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War ...continued


In days of old warfare was a straightforward affair. Only military forces would be involved and usually the fighting would be localised to a particular battlefield(5). Today the situation has radically changed and warfare has escalated into operations by land sea and air, destroying property other than military targets and causing the death of thousands of civilians.

There are varied reasons for going to war. It is sometimes to obtain some territorial advantage, eg Mussolini into Abysinnia or Hitler into Poland etc. Sometimes it is to avenge a former previous injustice, or purely to defend against an invading army. Police forces as well as the military are sometimes obliged to use force in the maintenance of law and order, which also may result in fatalities.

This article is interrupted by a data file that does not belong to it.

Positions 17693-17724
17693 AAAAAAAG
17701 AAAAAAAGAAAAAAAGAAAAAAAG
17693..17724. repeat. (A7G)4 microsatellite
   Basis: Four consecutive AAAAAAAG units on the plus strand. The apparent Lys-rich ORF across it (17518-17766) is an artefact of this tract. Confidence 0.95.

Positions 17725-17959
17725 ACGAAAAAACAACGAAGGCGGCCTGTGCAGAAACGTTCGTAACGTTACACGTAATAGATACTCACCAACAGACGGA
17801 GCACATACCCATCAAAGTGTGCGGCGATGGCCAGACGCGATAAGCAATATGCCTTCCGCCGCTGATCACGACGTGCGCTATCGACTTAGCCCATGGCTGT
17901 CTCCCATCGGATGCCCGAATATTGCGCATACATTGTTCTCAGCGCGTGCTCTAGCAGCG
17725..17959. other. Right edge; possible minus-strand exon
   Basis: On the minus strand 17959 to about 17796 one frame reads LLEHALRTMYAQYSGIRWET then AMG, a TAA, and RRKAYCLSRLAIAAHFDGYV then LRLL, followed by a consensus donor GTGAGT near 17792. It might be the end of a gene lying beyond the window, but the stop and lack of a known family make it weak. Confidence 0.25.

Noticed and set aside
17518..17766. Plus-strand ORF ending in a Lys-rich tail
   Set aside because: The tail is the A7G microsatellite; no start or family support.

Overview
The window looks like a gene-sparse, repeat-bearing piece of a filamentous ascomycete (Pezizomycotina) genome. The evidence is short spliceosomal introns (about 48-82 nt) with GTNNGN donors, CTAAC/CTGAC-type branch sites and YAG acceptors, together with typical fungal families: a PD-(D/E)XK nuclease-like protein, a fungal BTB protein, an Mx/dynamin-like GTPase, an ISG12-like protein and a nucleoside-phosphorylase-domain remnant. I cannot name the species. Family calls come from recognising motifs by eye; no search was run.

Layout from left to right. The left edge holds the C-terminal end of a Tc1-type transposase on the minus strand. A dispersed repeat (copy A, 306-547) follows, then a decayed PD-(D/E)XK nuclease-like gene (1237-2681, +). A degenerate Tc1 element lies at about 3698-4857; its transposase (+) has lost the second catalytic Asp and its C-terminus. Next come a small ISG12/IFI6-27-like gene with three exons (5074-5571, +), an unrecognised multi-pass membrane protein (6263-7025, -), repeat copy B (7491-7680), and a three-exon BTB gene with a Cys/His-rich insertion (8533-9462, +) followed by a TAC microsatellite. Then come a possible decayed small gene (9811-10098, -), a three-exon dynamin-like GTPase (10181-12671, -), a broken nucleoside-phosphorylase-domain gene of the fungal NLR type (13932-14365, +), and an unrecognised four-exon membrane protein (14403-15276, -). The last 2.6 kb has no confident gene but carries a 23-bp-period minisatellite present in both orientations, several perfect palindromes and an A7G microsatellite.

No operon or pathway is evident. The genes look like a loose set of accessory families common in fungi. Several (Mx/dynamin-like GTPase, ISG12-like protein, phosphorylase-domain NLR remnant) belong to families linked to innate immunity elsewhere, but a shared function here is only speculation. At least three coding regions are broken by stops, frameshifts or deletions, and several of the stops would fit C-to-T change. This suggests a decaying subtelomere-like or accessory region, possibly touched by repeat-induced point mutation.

War has become an accepted part of society, so much so that rules of agreement have been drawn up to control its procedure and make it as humane as possible. These rules were drawn up and known as the Geneva Convention. The Red Cross founder Jean Henri Dunant (1828-1910) played a major part in its inception, and the first Treaty (which included 16 European countries) was agreed in 1864. It was concerned about the treatment of prisoners of war, the care of sick and wounded soldiers, regulations against torture, race discrimination and other humane issues. The Convention committee continues to sit from time to time to make any necessary amendments and update its work.

Index to the Topic
War: killing and murder - a clarification
Attitudes to War
The Pacifist position
Personal responses to War
An overview of conscientious objection. 

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